Thursday, 20 August 2015

Deconstructing why and how we pay our taxes

Every year around this time of the year my mind turns to tax as I start to do my own taxes.  I often grumble about taxes but I also realise that taxes are a necessary evil.  Any discussion about taxes and tax policy is filled with self interest and people looking out for themselves.

It is so hard to have a neutral discussion about taxes without people feeling that they are hard done by.  Low income tax earners point to the tax breaks that high income tax earners get and high tax payers point to the proportion of the tax system that they are funding.  Neither is wrong either...the tax system is far from perfect.

So what is the answer?

I recently saw a discussion piece by Vice News on this very topic and although it is very US centric the issues it discusses have a much broader appeal.  I found it incredibly enlightening and the people on the panel were experts in their field, able to leverage off each other for one of the best discussions on a complex topic that I have ever seen.

I cannot recommend this piece highly enough...enjoy!

Thursday, 6 August 2015

I'm a high income earner...and this is why I have NO problem with the Warren Buffett Tax

A few years ago I started writing a whole heap of posts on politics.  It is something I'm really interested in but this wasn't the best venue for it so I swore off it.  My "no politics" rule is still in place but I do talk about tax quite a lot on this blog and I thought today I would focus on why I don't really have any objection to the Warren Buffet rule that politicians are currently considering.

What does the rule say?

Basically the rule says that high income earners should be paying their fair share in taxes.  In the Australian context this has been expressed as anyone earning above $300,000 should have a minimum average tax rate of 35% regardless of any deductions they may have.

Why is it called the Warren Buffet rule?  Well it was proposed by legendary investor Warren Buffet who argued that legally the tax he paid was less than his secretary which seemed crazy and not right to him.  He proposed this rule as a way of plugging a lot of loopholes at once.

This isn't actually as bad as it sounds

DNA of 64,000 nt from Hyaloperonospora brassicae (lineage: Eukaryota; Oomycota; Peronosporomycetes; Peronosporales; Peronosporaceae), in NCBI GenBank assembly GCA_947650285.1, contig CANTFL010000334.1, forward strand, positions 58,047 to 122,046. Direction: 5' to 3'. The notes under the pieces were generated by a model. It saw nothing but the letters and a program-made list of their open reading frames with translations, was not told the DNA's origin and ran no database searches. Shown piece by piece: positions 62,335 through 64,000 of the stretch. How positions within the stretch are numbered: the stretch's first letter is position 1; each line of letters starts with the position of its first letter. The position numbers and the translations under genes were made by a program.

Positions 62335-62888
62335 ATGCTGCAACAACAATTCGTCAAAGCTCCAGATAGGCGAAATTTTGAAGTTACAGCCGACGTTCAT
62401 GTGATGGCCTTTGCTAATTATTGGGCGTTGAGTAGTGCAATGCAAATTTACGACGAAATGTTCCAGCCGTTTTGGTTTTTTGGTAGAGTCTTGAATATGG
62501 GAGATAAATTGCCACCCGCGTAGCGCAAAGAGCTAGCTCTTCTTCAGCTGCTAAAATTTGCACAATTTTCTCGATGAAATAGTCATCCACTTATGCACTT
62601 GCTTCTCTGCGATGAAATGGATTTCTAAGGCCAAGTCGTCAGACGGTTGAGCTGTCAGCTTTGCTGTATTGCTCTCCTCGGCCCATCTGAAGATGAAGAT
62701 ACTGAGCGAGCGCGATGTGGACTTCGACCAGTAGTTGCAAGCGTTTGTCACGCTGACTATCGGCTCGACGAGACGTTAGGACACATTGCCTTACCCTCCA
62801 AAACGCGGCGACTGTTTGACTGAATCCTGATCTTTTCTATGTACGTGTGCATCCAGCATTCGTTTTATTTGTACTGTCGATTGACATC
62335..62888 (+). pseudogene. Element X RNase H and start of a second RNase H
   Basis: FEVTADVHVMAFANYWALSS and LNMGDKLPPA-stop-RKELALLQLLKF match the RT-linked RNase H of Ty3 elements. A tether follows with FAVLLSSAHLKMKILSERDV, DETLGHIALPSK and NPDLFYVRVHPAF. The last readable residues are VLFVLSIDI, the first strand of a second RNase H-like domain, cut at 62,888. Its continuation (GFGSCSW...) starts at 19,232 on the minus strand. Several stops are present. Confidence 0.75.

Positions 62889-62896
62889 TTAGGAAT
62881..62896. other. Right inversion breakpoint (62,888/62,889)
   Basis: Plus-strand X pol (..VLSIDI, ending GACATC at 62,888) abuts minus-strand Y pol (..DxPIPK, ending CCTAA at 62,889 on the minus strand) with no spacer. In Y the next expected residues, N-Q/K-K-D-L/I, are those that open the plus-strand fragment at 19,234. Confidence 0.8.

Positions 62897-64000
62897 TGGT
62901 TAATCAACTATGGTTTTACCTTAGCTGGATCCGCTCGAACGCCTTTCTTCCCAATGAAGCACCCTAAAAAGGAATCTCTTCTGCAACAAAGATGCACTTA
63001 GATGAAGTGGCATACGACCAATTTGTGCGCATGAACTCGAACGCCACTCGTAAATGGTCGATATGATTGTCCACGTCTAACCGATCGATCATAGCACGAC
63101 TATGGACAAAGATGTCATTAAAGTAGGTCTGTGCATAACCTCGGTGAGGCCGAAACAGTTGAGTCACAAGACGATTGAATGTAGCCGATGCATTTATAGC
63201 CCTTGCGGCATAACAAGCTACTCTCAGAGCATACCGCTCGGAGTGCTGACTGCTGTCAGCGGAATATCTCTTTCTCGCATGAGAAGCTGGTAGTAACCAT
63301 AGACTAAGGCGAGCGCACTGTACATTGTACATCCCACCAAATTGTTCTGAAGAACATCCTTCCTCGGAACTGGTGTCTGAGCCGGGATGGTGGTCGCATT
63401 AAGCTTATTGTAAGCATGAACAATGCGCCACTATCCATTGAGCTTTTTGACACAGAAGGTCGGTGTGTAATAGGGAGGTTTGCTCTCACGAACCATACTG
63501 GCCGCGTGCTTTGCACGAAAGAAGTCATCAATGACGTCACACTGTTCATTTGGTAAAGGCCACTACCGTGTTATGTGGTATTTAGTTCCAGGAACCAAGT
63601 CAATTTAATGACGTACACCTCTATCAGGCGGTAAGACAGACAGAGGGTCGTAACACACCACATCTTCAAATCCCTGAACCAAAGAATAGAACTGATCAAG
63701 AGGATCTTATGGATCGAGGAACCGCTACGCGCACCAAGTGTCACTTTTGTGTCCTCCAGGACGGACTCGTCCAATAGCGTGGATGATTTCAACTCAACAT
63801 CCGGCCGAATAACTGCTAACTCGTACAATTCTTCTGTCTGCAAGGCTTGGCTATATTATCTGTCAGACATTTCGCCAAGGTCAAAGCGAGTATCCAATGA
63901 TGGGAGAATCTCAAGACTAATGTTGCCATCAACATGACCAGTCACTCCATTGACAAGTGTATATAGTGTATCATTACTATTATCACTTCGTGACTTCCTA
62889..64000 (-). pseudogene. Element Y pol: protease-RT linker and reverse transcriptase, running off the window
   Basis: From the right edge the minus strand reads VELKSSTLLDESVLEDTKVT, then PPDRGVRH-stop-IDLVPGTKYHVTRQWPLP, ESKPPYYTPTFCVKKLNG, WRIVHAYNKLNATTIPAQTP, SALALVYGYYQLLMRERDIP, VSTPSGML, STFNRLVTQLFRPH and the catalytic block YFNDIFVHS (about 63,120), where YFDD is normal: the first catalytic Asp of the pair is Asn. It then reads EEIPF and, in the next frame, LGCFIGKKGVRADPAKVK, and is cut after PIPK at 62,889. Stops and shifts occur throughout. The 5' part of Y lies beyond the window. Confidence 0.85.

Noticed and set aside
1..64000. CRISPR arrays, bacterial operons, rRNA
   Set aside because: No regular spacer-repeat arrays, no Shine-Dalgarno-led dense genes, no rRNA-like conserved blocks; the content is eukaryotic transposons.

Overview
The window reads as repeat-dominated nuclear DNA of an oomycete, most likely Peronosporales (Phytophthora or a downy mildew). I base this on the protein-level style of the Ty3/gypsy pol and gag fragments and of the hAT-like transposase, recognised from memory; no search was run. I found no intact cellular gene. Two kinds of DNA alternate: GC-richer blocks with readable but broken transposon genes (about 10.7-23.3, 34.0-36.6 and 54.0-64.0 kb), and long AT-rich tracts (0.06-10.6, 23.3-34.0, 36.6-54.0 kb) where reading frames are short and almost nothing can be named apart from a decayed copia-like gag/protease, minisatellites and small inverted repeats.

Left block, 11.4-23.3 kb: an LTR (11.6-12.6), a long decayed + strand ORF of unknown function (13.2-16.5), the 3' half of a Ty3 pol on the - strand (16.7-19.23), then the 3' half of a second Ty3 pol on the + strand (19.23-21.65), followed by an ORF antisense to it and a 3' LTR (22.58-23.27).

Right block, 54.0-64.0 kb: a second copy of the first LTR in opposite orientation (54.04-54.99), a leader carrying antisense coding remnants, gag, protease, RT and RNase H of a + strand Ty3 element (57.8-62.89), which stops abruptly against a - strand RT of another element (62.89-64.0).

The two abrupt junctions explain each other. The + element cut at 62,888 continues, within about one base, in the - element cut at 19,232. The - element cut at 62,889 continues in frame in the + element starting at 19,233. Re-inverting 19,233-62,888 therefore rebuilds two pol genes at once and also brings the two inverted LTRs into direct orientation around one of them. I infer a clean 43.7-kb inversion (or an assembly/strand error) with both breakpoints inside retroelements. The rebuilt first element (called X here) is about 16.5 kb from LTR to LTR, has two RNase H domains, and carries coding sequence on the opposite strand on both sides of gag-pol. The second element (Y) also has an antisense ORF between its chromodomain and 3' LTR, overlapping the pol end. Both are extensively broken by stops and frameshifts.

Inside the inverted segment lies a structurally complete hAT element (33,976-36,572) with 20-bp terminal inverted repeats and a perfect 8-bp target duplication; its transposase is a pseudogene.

In Australia if you were earning $300,000 per annum and had no tax deductions you would be paying tax of approximately $117,000 which is about 39% and you would be in the top marginal tax bracket of 49% (including the medicare levy and the budget repair levy). 

Now it doesn't sound like it would take a lot to get your tax rate down to 35%...but it actually isn't as bad as you think.  For someone earning $300,000 their minimum tax payable would be $105,000.  Under the current tax rates this means they would actually be getting taxed as if they were earning ~$276,000 which still gives you a hefty $24,000 in deductions.

But let's be honest...these measures aren't aimed at people earning $300,000.  Let's look at someone earning $1 million.  If they had no deductions they would be paying $460,000 in tax.  The proposal says that they should pay $350,000.  They are still allowed $224,000 in deductions before they hit the minimum barrier.

Aren't I disadvantaged by a proposal like this?

Honestly the reason I decided to write this piece was not because I think it is the right thing or policy (which I do) but it's because the people that need to speak in favour of proposals like this when it is a good idea are those that are earning high incomes.

Does it disadvantage me?  I pay my fair share in tax and I don't try and overly tax plan what I do.  I don't skate close to the line and I just checked my last year's tax statement and I actually did pay 35% of my income in tax (even though I earn significantly less than $300,000).  If I earn less than $300,000 and am paying 35% in tax....why is someone earning more than me entitled to pay less tax?

I'm not asking this question in a legal sense.  Of course if you can legally avoid tax you should do so!  That's the whole point of tax planning and I don't think tax planning is a bad thing. You shouldn't pay more tax than you have to.